Twitter has added the ability to authenticate to the service using hardware tokens such as Yubico’s YubiKey.
Announced towards the end of a blog on the company’s efforts to deter spam and malicious bots, it marks a convenient step up in security for Twitter users who might already be using this type of security with other services.
The company introduced SMS-based Login Verification almost five years ago, but since then, it’s been slow to move with the times. What’s more, it’s been accepted for some time that SMS authentication is less than secure in number of different ways – it is vulnerable via the mobile app, through attacking the network, or through SIM swap fraud.
Six months ago, some time after this feature was enabled by other internet brands such as Google and Facebook, Login Verification became possible on Twitter through the use of third-party apps such as Google Authenticator, Duo Mobile, or Authy.
That has now been extended to FIDO Universal 2nd Factor (U2F) security keys. Using one makes it much harder to hack an account even when an attacker has got hold of the username and password because they also require physical possession of the token too.
You’ll find the Twitter setting to turn this on by visiting Settings and privacy > Account > Review your login verification methods > Login Verification.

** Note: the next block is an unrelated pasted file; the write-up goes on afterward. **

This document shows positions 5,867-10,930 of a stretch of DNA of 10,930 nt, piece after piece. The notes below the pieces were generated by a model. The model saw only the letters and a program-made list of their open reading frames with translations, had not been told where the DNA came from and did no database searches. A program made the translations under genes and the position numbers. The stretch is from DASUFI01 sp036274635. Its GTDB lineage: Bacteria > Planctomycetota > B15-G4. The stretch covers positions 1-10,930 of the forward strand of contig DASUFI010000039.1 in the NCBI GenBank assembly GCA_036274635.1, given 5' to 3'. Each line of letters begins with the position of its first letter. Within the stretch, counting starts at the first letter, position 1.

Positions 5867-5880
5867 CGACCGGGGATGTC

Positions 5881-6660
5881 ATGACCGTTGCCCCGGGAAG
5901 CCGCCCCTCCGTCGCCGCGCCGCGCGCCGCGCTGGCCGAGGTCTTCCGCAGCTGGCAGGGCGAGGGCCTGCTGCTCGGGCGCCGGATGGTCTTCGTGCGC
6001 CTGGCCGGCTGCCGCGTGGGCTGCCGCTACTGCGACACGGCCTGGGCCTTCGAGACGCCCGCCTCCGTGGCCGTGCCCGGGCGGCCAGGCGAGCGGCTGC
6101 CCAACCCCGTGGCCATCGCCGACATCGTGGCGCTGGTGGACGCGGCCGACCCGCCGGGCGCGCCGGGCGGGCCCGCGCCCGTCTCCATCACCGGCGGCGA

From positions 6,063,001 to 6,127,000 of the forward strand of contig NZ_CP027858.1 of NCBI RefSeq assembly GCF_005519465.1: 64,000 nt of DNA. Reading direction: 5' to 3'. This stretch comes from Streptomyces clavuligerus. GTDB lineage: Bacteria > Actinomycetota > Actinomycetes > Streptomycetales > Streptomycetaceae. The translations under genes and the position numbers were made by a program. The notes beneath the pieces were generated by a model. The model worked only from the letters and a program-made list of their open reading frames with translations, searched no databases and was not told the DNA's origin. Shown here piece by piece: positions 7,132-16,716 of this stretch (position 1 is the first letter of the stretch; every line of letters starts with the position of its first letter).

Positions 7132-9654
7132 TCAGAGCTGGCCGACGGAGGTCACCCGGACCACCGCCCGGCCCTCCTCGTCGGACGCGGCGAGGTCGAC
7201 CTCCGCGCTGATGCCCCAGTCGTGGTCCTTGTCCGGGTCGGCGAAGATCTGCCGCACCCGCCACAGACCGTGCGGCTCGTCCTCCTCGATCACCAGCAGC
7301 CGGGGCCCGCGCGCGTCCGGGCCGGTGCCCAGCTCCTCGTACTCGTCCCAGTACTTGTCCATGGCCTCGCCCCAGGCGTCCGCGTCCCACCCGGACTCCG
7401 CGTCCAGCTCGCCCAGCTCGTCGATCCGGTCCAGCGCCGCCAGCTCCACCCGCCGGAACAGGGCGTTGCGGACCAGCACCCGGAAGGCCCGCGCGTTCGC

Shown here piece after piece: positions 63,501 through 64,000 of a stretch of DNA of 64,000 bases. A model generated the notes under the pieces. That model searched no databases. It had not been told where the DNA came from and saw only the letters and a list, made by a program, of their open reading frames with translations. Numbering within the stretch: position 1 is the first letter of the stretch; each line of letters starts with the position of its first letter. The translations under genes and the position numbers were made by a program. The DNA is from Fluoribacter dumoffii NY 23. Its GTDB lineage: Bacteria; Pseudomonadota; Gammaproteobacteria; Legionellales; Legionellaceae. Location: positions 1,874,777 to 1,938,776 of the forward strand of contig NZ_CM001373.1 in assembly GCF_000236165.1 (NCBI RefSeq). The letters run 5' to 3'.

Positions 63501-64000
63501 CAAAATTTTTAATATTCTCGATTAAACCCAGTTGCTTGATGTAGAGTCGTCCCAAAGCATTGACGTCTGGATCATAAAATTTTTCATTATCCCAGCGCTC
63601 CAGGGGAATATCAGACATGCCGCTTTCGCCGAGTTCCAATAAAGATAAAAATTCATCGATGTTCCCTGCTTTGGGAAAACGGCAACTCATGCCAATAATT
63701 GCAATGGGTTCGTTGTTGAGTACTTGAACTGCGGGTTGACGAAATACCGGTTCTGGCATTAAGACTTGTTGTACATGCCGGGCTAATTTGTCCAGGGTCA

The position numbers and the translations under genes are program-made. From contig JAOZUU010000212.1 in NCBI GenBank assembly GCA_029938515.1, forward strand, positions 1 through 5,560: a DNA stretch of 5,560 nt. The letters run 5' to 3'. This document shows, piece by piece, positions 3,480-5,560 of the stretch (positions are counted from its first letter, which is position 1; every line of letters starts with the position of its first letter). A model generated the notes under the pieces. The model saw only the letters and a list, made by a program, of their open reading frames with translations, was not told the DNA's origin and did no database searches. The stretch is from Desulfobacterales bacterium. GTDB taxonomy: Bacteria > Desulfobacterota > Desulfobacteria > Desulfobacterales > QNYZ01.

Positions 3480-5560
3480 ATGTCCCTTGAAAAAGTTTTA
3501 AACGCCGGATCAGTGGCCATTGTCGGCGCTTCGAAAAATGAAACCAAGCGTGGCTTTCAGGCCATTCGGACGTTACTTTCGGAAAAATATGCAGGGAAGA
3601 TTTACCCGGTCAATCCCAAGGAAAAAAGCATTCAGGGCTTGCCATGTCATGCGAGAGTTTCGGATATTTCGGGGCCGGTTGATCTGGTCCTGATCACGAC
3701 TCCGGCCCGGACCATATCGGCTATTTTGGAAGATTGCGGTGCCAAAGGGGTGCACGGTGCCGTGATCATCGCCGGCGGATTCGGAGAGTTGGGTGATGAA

When we tried this on an account on without any method of verification in place, it asked us to enable SMS verification to the registered mobile number first, after confirming our password. With that step complete, the options to use an authentication app or enrol a token appeared.
This is an authentication check on the act of setting even stronger authentication, presumably to avoid attackers breaking into accounts and locking people out completely.
It’s worth saving a backup code to guard against the possibility of losing the key or not having access to the mobile authenticator app. You can print out a list of codes for safe keeping. Also, note that enabling Login Verification will require using a one-off temporary password on other desktop computers or apps – your usual username and password won’t work.
Explains Twitter’s Login Verification guide:
For example, if you enabled login verification in your account settings on the web and need to login to the Twitter for Mac app, you will need to use a temporary password to do so.
I set up authentication through Chrome without any problems, however the U2F key enrolment refused to complete on Firefox. I’m unsure why this happened (Firefox supports U2F authentication). I have sought clarification on this from Twitter – along with further detail on how mobile devices will support Twitter hardware authentication when those tokens lack NFC support. I will update this article if and when I hear back.
Twitter is also not forthcoming about how many of its users have bothered to turn authentication on in any form. If Google is anything to go by, very few.
That’s a huge shame. Authentication is an excellent, cheap security upgrade that everyone should use.